Short passwords hardly present a challenge for hackers so brute force attacks are still rampant despite being its less sophisticated route. Accounts with sloppy passcodes are infiltrated within seconds via dictionary attacks or hybrid brute force attacks.

The former is where cybercriminals use unabridged dictionaries to decode a password. Meanwhile, the latter does the same while combining special characters and numbers with common words.

The two other types of brute force attacks give hackers more information to work with. Reverse brute force attacks use leaked passwords and match them to existing usernames, while credential stuffing takes known combinations from one online account and uses them to log in to other platforms. 

How to prevent brute force attacks:

  • Require strong passwords
  • Limit login attempts
  • Enable multi-factor authentication
  • Remove idle accounts with administrative access  

9. Man-in-the-Middle Attack

Man-in-the-middle attacks refer to when attackers intercept the line of communication between users and service providers. 

Users connected to vulnerable routers are at risk of this kind of incident. Public WiFi and poorly secured home internet connections open the door for cybercriminals to lodge themselves in the middle of the connection. 

Free Wi-Fi sign hanging in traditional chinese street restaurant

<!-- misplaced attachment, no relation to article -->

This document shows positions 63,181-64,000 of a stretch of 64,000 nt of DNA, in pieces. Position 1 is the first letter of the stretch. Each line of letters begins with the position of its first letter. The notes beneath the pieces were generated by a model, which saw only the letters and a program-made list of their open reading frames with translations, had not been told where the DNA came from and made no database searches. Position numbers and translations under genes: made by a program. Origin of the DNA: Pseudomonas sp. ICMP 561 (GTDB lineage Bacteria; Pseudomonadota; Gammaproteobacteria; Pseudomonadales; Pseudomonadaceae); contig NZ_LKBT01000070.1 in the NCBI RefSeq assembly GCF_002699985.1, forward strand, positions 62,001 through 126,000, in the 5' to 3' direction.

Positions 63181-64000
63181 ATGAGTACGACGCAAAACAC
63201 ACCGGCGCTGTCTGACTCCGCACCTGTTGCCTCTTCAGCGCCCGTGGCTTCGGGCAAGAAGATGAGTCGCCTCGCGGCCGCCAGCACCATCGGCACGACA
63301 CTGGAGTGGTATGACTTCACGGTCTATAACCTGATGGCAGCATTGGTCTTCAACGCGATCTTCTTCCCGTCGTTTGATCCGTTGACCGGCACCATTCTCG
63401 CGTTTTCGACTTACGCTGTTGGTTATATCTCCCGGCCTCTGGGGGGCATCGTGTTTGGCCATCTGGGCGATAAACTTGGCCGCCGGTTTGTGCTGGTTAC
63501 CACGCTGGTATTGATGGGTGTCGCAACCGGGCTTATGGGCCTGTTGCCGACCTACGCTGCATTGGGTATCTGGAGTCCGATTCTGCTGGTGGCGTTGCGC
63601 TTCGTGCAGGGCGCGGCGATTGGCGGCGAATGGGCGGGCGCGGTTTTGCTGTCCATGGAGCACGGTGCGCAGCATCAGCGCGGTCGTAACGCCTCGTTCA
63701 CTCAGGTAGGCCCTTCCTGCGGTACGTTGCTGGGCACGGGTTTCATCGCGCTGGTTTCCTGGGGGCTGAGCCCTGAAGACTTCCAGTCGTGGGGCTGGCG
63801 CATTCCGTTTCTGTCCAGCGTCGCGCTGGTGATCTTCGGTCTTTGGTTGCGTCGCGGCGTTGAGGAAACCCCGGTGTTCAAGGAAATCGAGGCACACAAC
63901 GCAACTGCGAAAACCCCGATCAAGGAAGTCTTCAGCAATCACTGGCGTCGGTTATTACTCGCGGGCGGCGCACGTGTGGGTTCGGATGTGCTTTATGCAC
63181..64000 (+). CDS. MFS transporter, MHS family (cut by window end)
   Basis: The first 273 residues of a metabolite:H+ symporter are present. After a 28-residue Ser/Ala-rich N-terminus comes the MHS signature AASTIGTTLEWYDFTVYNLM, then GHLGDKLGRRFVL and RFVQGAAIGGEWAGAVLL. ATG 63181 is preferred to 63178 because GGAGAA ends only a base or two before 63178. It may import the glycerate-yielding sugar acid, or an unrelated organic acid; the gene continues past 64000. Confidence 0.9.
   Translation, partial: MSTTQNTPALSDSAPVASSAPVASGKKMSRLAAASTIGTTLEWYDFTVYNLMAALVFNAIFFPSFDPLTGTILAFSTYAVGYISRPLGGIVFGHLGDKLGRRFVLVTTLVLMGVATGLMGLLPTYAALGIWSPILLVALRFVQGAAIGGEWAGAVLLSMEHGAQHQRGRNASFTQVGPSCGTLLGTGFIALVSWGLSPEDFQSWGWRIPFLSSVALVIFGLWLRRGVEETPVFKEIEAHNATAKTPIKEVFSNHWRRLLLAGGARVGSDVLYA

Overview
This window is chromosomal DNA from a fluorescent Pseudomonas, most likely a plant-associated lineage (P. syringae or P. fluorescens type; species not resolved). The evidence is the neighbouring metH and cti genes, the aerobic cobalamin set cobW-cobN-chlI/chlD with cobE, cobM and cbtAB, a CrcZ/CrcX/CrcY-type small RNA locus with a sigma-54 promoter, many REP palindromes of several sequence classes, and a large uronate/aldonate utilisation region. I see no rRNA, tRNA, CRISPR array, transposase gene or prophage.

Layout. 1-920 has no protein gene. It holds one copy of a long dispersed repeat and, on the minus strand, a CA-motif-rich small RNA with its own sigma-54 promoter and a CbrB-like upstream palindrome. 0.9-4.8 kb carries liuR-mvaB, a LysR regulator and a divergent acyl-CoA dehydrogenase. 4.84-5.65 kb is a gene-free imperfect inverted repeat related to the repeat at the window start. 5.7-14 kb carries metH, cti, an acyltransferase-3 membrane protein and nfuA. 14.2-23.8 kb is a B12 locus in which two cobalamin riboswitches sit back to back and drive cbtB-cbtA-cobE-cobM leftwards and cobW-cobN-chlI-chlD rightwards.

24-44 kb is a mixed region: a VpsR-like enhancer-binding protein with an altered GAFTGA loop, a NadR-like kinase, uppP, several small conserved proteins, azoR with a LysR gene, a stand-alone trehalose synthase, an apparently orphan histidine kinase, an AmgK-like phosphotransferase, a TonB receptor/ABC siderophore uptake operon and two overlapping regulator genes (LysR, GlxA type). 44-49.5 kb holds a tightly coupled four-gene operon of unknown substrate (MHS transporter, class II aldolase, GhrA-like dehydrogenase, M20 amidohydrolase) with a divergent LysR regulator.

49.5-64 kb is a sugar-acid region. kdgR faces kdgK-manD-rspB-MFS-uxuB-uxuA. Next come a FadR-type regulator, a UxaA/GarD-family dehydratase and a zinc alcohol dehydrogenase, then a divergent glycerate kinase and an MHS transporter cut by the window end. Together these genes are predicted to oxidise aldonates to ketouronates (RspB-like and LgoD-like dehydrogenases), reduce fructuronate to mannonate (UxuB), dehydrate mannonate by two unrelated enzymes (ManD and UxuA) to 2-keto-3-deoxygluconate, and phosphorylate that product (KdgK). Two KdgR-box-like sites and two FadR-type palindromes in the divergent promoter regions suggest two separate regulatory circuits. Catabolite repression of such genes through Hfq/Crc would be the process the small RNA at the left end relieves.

Other types of man-in-the-middle attacks like IP spoofing, DNS spoofing, and SSL hijacking likewise rely on “eavesdropping” on data exchanges between victims and websites. 

After taking control of the connection, hackers move on to decrypting stolen data, altering the request, and sending it to the server to minimize suspicions.

How to prevent man-in-the-middle attacks:

  • Use HTTPS (hypertext transfer protocol secure)
  • Enable strong encryption mechanisms 
  • Use a virtual private network (for users) 

10. Phishing

Phishing is a cybercrime that results in identity theft, harvested credit card numbers, and unauthorized purchases. 

Consumers with online banking accounts are the usual victims of this kind of attack. They are often sent an email or text message containing a malicious link. When clicked, it will either trigger the installation of malware or redirect users to a fake web page posing as a trusted website.

Hackers design bogus pages to look exactly like the real deal to trick users into giving away their login credentials and other sensitive information. 

How to prevent phishing attacks:

  • Use HTTPS 
  • Encourage password updates
  • Enable multi-factor authentication
  • Rollout security patches immediately